Saint Clair

Big Adobe

The story of Saint Clair began before 1860, during the days of Ragtown, when ranches were established along the Carson River and stations opened to serve roads passing through the region. Among these was the ranch of Augustus 'Gus' Meacham. By 1863, Meacham subdivided and sold off his properties. One of these would become known as "Big Adobe" when a large two-story adobe building was erected sometime around 1865. There is some stipulation over who built Big Adobe; it was more than likely built by W.H. Taylor who owned the ranch at the time (though some believe it was built by Bill Bailey, who wouldn't buy the ranch until November 1869).

It was during this time that James St. Clair and J.J. McClellan were operating a toll bridge and station on their ranch, known as St. Clair Station, about four miles northwest of Big Adobe. A post office opened there in 1865, and when Ragtown's closed in 1867 became the only post office serving the region. That post office would only last until 1869, and the next one to open in the region wasn't until February 16, 1877 when the St. Clair post office opened, this time located near Big Adobe.


By the late 1860s, Big Adobe had become a prominent community center of sorts for the surrounding ranches. Dances, parties, and other social gatherings were held there, and it was even considered for county seat (though it lost the vote to Stillwater in 1868). By 1871, the building was unoccupied as its owner (Bill Bailey) was making his home at another ranch further south. That year it began housing the first school in Churchill County with Lemuel Allen as teacher. There were eight rooms above the classroom, allowing Big Adobe to serve as a boarding school, and classes lasted from November until March or April each year. It continued to serve as a school (and community center) until 1875 when a new school was erected. The Institute, as it was known, was also a boarding school and classes were taught by W.H.A. Pike and his wife Ida (daughter of Ragtown's Asa Kenyon). The Institute was later purchased by the Seventh Day Adventists and used as their church.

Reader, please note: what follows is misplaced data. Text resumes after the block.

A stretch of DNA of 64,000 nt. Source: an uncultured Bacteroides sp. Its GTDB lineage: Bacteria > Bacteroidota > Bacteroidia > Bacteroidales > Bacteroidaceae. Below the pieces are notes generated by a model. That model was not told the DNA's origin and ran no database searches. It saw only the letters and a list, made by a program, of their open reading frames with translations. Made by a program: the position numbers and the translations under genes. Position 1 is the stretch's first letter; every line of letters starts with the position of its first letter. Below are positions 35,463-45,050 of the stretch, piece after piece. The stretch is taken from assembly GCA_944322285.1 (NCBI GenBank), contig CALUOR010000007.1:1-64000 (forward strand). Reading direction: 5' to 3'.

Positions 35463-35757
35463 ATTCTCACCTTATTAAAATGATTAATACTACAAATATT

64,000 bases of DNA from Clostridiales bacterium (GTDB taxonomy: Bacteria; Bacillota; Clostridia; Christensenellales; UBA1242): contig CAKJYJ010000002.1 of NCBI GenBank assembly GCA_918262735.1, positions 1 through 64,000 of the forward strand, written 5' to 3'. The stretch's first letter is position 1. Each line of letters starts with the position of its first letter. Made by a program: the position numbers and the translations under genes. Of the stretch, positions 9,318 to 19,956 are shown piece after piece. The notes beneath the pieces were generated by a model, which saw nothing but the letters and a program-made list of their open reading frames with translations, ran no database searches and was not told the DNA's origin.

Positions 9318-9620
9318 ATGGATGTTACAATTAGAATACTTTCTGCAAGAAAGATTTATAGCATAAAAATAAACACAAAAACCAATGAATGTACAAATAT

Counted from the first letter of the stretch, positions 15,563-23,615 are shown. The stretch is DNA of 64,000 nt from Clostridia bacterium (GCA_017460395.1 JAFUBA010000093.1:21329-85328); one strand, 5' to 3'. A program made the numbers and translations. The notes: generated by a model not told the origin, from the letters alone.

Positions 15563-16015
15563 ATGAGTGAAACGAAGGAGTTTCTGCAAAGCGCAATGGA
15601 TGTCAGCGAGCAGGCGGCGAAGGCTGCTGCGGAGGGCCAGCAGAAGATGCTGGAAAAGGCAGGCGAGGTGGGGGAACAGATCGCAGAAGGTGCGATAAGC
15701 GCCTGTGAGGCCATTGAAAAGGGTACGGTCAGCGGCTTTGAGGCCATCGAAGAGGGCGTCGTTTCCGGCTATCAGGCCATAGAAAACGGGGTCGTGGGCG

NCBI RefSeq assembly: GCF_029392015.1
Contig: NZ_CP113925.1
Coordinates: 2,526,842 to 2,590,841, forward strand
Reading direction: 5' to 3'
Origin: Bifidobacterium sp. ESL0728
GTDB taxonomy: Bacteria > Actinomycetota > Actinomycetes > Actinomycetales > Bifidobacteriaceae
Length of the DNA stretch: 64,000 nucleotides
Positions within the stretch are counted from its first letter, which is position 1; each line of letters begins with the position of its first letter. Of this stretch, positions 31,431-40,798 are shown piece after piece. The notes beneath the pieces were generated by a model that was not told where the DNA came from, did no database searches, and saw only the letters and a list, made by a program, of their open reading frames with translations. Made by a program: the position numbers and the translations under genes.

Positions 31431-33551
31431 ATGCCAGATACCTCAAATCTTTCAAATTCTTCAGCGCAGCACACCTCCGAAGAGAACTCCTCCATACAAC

In 1877, the new St. Clair post office opened near Big Adobe. By 1878, the post office was located on the ranch of Jackson Ferguson, who served as postmaster for some time. Ferguson's ranch was located just to the east of Big Adobe and just north of Magee Station. St. Clair, as the community was now widely known, remained the agricultural center of the area until 1896 when Fallon was established. As Fallon grew, it became the largest and most prominent community in the region and St. Clair's importance faded. The post office closed on November 30, 1907. The following year, the Institute (Adventist Church) was moved into Fallon, where it still stands. A new schoolhouse opened in the St. Clair district in 1911 and was used until 1956 when students were bussed to Fallon.

Today, some of St. Clair's original ranches still remain (some of these can be found on the Lahontan Valley Ranches page), although the community has faded into memory. Big Adobe no longer stands, and it isn't known when it finally disappeared. Two cemeteries remain from earlier days. One of these is located on the original Jackson Ferguson Ranch, though it isn't accessible without crossing a private field. The other is located about a mile east, adjacent to the site where the Institute once stood. St. Clair Road now runs near the site of the community.